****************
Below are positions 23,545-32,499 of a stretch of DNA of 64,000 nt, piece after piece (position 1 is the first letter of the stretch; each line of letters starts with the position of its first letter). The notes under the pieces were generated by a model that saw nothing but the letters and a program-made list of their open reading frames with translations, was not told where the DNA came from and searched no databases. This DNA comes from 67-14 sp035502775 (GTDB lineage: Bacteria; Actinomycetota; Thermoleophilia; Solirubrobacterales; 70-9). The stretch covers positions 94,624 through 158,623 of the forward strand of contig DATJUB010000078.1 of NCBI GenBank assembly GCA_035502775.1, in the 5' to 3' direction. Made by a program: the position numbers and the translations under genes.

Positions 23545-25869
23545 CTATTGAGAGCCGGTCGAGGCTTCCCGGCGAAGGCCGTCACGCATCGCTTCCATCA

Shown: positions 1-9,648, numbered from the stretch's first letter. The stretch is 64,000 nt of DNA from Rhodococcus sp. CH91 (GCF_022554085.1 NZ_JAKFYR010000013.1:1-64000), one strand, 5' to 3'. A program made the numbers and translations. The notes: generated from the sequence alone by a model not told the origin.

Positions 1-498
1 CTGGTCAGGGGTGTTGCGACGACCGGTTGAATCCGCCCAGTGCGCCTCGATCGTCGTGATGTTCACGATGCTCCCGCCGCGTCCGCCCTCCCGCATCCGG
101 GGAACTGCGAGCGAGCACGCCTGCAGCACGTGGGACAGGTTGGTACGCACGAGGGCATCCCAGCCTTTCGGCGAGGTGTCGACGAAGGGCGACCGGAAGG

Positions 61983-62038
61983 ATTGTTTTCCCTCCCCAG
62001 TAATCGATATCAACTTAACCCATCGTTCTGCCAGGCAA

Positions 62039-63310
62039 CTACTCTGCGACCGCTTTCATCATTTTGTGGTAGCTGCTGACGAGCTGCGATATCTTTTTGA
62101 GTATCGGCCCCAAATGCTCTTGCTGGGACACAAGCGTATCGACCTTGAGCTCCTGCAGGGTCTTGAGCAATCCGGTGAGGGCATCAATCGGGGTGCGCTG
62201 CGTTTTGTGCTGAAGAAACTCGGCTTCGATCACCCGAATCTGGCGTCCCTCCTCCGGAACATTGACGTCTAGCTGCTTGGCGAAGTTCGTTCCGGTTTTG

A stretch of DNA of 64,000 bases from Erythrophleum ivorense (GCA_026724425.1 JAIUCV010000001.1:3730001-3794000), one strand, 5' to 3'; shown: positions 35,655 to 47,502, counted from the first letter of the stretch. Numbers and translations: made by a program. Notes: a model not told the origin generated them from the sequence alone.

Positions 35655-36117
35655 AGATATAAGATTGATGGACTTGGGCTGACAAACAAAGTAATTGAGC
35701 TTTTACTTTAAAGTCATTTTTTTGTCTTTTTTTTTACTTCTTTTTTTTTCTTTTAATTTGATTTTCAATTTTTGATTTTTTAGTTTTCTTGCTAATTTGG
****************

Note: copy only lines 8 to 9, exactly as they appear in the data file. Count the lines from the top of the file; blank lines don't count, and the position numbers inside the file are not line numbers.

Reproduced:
Positions 61983-62038
61983 ATTGTTTTCCCTCCCCAG